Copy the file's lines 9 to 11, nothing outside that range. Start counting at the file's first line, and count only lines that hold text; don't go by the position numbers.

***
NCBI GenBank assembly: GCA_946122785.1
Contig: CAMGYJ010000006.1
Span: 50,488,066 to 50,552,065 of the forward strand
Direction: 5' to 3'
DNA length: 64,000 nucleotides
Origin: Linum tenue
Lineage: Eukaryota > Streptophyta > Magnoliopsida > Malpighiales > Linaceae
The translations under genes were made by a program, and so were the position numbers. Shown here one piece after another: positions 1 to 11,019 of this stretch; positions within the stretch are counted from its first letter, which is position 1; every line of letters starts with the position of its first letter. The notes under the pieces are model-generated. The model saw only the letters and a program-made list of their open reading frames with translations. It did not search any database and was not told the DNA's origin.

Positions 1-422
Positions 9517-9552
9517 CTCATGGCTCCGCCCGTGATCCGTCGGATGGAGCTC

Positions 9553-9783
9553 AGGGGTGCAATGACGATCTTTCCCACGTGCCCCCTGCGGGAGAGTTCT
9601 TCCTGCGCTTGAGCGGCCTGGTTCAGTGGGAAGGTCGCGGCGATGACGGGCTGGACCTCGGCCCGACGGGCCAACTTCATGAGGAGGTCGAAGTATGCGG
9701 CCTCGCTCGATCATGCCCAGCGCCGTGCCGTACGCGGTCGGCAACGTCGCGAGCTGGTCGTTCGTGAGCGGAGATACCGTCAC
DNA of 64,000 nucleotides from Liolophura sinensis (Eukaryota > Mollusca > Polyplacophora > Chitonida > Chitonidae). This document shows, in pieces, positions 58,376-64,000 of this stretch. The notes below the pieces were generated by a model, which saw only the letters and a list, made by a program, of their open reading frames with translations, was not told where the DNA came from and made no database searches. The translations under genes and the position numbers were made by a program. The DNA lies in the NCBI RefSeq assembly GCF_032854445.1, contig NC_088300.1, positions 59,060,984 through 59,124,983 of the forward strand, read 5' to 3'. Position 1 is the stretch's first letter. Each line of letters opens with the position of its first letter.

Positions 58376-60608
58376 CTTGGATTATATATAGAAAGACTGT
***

Positions 1-422
Positions 9517-9552
9517 CTCATGGCTCCGCCCGTGATCCGTCGGATGGAGCTC